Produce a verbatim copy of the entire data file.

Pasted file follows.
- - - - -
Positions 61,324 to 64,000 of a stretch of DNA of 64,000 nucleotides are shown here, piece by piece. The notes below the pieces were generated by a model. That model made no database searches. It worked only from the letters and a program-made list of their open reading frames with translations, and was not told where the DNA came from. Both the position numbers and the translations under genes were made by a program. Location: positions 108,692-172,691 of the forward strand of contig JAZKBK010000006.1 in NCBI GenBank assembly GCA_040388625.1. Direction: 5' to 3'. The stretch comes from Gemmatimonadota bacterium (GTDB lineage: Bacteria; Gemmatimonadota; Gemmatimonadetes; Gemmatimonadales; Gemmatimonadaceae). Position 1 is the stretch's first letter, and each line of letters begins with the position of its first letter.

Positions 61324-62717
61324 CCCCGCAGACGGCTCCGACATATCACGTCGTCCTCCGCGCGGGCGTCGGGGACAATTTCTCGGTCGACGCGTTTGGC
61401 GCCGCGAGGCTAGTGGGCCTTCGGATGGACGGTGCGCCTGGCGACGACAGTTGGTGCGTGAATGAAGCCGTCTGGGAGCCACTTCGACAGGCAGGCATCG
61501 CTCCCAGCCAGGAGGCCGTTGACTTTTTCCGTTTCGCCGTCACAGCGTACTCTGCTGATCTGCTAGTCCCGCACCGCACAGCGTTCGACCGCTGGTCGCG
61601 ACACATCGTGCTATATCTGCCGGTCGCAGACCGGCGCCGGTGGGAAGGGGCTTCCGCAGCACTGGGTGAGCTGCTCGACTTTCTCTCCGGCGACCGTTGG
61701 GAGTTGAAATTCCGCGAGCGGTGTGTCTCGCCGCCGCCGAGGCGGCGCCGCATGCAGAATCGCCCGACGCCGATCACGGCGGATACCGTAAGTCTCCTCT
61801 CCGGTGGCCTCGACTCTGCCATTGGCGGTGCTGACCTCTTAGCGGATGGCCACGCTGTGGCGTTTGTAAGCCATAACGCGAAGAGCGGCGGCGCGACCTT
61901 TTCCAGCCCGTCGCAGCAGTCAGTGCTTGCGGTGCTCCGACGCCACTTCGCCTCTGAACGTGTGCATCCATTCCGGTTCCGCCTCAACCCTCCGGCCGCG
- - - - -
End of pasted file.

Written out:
Positions 61,324 to 64,000 of a stretch of DNA of 64,000 nucleotides are shown here, piece by piece. The notes below the pieces were generated by a model. That model made no database searches. It worked only from the letters and a program-made list of their open reading frames with translations, and was not told where the DNA came from. Both the position numbers and the translations under genes were made by a program. Location: positions 108,692-172,691 of the forward strand of contig JAZKBK010000006.1 in NCBI GenBank assembly GCA_040388625.1. Direction: 5' to 3'. The stretch comes from Gemmatimonadota bacterium (GTDB lineage: Bacteria; Gemmatimonadota; Gemmatimonadetes; Gemmatimonadales; Gemmatimonadaceae). Position 1 is the stretch's first letter, and each line of letters begins with the position of its first letter.

Positions 61324-62717
61324 CCCCGCAGACGGCTCCGACATATCACGTCGTCCTCCGCGCGGGCGTCGGGGACAATTTCTCGGTCGACGCGTTTGGC
61401 GCCGCGAGGCTAGTGGGCCTTCGGATGGACGGTGCGCCTGGCGACGACAGTTGGTGCGTGAATGAAGCCGTCTGGGAGCCACTTCGACAGGCAGGCATCG
61501 CTCCCAGCCAGGAGGCCGTTGACTTTTTCCGTTTCGCCGTCACAGCGTACTCTGCTGATCTGCTAGTCCCGCACCGCACAGCGTTCGACCGCTGGTCGCG
61601 ACACATCGTGCTATATCTGCCGGTCGCAGACCGGCGCCGGTGGGAAGGGGCTTCCGCAGCACTGGGTGAGCTGCTCGACTTTCTCTCCGGCGACCGTTGG
61701 GAGTTGAAATTCCGCGAGCGGTGTGTCTCGCCGCCGCCGAGGCGGCGCCGCATGCAGAATCGCCCGACGCCGATCACGGCGGATACCGTAAGTCTCCTCT
61801 CCGGTGGCCTCGACTCTGCCATTGGCGGTGCTGACCTCTTAGCGGATGGCCACGCTGTGGCGTTTGTAAGCCATAACGCGAAGAGCGGCGGCGCGACCTT
61901 TTCCAGCCCGTCGCAGCAGTCAGTGCTTGCGGTGCTCCGACGCCACTTCGCCTCTGAACGTGTGCATCCATTCCGGTTCCGCCTCAACCCTCCGGCCGCG